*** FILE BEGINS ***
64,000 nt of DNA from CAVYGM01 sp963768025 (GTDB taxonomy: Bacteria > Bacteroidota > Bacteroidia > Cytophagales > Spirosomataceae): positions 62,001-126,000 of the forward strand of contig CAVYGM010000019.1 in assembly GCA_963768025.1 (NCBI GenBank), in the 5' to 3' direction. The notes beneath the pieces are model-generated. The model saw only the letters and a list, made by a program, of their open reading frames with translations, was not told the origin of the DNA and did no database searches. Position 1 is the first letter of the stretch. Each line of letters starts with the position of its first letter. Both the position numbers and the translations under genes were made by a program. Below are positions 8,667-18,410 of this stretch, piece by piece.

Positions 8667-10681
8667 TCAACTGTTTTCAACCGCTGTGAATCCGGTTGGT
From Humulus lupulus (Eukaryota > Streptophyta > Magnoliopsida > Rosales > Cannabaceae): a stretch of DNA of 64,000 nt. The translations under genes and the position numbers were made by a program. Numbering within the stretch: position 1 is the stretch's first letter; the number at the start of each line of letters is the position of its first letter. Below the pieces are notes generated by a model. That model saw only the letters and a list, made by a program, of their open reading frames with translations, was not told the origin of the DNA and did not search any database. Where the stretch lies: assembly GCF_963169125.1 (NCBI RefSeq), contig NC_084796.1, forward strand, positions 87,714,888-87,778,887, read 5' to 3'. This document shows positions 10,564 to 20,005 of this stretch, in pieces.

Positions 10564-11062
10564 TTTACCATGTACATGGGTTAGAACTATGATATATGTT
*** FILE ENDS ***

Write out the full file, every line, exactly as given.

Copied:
64,000 nt of DNA from CAVYGM01 sp963768025 (GTDB taxonomy: Bacteria > Bacteroidota > Bacteroidia > Cytophagales > Spirosomataceae): positions 62,001-126,000 of the forward strand of contig CAVYGM010000019.1 in assembly GCA_963768025.1 (NCBI GenBank), in the 5' to 3' direction. The notes beneath the pieces are model-generated. The model saw only the letters and a list, made by a program, of their open reading frames with translations, was not told the origin of the DNA and did no database searches. Position 1 is the first letter of the stretch. Each line of letters starts with the position of its first letter. Both the position numbers and the translations under genes were made by a program. Below are positions 8,667-18,410 of this stretch, piece by piece.

Positions 8667-10681
8667 TCAACTGTTTTCAACCGCTGTGAATCCGGTTGGT
From Humulus lupulus (Eukaryota > Streptophyta > Magnoliopsida > Rosales > Cannabaceae): a stretch of DNA of 64,000 nt. The translations under genes and the position numbers were made by a program. Numbering within the stretch: position 1 is the stretch's first letter; the number at the start of each line of letters is the position of its first letter. Below the pieces are notes generated by a model. That model saw only the letters and a list, made by a program, of their open reading frames with translations, was not told the origin of the DNA and did not search any database. Where the stretch lies: assembly GCF_963169125.1 (NCBI RefSeq), contig NC_084796.1, forward strand, positions 87,714,888-87,778,887, read 5' to 3'. This document shows positions 10,564 to 20,005 of this stretch, in pieces.

Positions 10564-11062
10564 TTTACCATGTACATGGGTTAGAACTATGATATATGTT